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Governor Markell Registers Delaware's First Public Benefit Corporations

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Date:
Location: Wilmington, DE

Governor Jack Markell joined Secretary of State Jeff Bullock along with CEOs and other business leaders to celebrate Delaware's first public benefit corporations. In total, 17 businesses submitted the necessary paperwork, with representatives from a dozen of those companies doing so in-person, setting a national record for the most companies filing on the first day. Delaware is the 20th jurisdiction (including Washington, D.C.) to enact benefit corporation legislation, which Governor Markell signed into law just weeks ago. The new law makes it possible for corporations to form, convert or merge into a public benefit corporation in Delaware, strengthening the State's position as a leader in corporate law.

"Benefit corporations meet a market need and a societal need," said Governor Markell. "They have the potential to create high quality jobs and improve the quality of life in our communities."

This new corporate structure helps businesses combat short-termism, attract talent and customers, and accelerate the growth of a big investment opportunity to meet the needs of people who want to both make money and make a difference. Some of the most innovative and fastest growing businesses in America, like eco-home care brand Method and organic baby food business Plum Organics, were on-hand to be among the first to register as Delaware PBC's.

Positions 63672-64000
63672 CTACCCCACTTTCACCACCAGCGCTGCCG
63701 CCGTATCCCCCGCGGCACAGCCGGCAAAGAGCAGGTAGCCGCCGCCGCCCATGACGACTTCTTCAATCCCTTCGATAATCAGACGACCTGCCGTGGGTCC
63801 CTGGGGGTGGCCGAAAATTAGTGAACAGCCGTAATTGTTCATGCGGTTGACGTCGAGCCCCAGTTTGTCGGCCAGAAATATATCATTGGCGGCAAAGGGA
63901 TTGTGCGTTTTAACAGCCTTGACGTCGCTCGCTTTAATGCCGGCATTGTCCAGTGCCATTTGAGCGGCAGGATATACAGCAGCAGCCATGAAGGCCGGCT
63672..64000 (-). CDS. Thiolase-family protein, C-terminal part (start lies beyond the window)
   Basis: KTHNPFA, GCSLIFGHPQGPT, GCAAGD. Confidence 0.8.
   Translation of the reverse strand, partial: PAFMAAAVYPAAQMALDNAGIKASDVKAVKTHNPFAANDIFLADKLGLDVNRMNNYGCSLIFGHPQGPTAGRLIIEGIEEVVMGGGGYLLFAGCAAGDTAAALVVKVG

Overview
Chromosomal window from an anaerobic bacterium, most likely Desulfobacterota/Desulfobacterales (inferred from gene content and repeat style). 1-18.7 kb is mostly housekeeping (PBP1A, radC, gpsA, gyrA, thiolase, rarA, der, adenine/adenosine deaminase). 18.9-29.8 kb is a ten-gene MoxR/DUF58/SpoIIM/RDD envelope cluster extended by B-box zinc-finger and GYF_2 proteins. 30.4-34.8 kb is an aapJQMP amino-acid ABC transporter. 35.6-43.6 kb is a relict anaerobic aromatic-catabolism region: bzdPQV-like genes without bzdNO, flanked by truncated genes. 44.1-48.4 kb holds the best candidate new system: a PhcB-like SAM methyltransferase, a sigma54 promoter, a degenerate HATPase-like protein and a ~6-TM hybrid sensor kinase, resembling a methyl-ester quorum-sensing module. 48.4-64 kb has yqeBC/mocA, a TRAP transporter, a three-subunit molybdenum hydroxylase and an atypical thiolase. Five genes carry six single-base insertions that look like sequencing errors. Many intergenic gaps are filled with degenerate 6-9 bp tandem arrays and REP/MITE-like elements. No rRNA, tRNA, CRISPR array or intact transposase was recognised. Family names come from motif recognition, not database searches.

"Adopting this legislation is just a natural extension of how we do business at Plum," said Neil Grimmer, co-founder and president of Plum Organics. "We are committed to providing little ones with the very best food from the very first bite, and a publicly stated benefit recommits us to that core value. We are honored to be among the first to reincorporate as a PBC in Delaware. Together, we are redefining what it means to be a good company in this new economy."

"Part of Method's mission is to show that business can be a force for social and environmental good," said Method co-founder Adam Lowry. "Delaware benefit corporation law enables responsible businesses like Method to practice a more enlightened form of corporate governance that includes not only financial objectives, but social and environmental objectives. Our hope is that this legislation spurs the development of a robust sector of our economy comprised of businesses that do well by doing good, paving the way for more progressive policy, and ultimately, a more symbiotic relationship between business and society."

In addition to Plum Organics and Method, other companies present to file their paperwork were: Alter Eco, Socratic Labs, Better than we found it, Fair Parenting Project, Ian Martin Group, New Leaf Paper, Profile Health Systems, American Prison Data, Plexx and CanSurround. Other companies filing paperwork today that were not present include: Farmigo, VenturePilot, RSF Capital Management, Exemplar Companies, and Grassroots Capital Management.